The control box that comes with the cables is specially designed for freezer applications. It contains 2 thermostats, with one set up at 5°C, and the other at 10°C. The first thermostat is linked to an alarm device (supplied by the customer) and notifies in case of cable malfunction when the temperature reaches below 5°C. In this case, a licensed electrician needs to switch the system to the standby cable. The second thermostat is used to regulate the temperature of the floor.
While frost heave may occur on ground slabs, condensation can happen with suspended slabs. Condensation takes place when hot air encounters a cold surface (similar to morning dew when air gets warmer and surfaces remain cold).
In the case of a freezer on a suspended slab, the bottom of the slab will eventually get cold, despite having insulation underneath. Since insulation only slows the temperature transfer and does not prevent it, condensation will appear.
Because condensation appears on cold surface, the best solution is to heat up the cold surface. Devex Systems offer a range of heating cables that can be fastened beneath the suspended slab.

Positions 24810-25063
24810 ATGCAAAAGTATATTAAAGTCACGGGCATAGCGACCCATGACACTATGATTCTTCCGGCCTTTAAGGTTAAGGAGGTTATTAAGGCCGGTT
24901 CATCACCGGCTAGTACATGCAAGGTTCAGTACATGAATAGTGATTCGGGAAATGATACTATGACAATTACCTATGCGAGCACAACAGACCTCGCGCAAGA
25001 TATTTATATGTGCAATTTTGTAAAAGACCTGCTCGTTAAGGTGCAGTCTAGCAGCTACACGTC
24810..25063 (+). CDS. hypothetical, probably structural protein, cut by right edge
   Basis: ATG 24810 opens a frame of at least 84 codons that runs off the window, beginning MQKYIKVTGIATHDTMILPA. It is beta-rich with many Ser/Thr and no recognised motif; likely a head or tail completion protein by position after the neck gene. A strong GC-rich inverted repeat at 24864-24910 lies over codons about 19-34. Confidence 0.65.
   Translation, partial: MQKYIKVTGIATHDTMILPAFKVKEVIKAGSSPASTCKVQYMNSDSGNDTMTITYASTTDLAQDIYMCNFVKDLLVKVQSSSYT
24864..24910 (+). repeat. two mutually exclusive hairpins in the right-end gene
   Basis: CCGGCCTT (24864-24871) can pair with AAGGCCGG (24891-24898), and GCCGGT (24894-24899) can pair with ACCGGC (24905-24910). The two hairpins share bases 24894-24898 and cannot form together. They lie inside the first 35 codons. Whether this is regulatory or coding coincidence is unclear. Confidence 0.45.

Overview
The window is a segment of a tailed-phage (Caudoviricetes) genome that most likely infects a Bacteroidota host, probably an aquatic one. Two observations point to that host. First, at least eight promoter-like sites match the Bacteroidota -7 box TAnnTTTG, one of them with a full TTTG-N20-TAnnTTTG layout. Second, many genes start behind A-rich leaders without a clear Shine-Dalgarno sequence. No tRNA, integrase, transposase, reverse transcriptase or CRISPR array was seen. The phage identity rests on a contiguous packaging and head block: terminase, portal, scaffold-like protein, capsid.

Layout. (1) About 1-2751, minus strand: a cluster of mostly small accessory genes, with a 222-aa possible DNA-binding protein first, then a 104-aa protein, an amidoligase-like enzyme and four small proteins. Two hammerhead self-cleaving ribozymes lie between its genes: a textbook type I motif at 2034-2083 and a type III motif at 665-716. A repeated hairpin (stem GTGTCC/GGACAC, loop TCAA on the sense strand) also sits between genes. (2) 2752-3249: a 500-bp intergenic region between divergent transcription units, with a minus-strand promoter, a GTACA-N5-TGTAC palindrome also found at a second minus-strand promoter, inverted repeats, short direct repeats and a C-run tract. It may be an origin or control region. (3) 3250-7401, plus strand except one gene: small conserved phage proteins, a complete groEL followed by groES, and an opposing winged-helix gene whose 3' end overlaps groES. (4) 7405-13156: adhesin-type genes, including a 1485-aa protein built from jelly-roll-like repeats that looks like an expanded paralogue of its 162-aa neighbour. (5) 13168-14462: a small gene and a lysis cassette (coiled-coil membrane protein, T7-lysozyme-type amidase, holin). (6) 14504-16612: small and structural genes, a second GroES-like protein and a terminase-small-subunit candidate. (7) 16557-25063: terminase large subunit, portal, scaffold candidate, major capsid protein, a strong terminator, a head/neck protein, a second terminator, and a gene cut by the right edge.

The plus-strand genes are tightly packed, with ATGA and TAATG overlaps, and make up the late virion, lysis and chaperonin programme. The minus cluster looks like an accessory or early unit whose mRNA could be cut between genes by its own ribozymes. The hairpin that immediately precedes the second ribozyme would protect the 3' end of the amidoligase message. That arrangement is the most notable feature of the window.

Freezer Door Threshold
All previous issues dealt with heat transfer through the slab. However, there are other more obvious cases where heat transfer occurs. For example, an open freezer doors can push cold air into a room and easily freeze any trace of water on the floor, creating a potential hazard.
Devex Systems offers the X Cable CT specially designed to place into the slab. These cables are rated at 30 Watts per metre. The spacing should be 100mm for an output of 300 Watts per square metre. The customer determines the size of the area, but other factors are taken into consideration such as temperature inside and humidity outside the freezer. A standard installation would look like the following:
Heat Tracing For Freezer
Other issues can occur in cold storage spaces that may require a more complex heating system than what simple floor heating can offer. For example, a freezer door can freeze shut due to ice formation on the doorframe or ice formation inside drain lines.
Devex Systems offers two different types of heat tracing cables:
- Self-Limiting Cable: This cable can be cut to any length without damage to the cable. The power output depends on the surrounding temperature. The lower the temperature, the higher the output.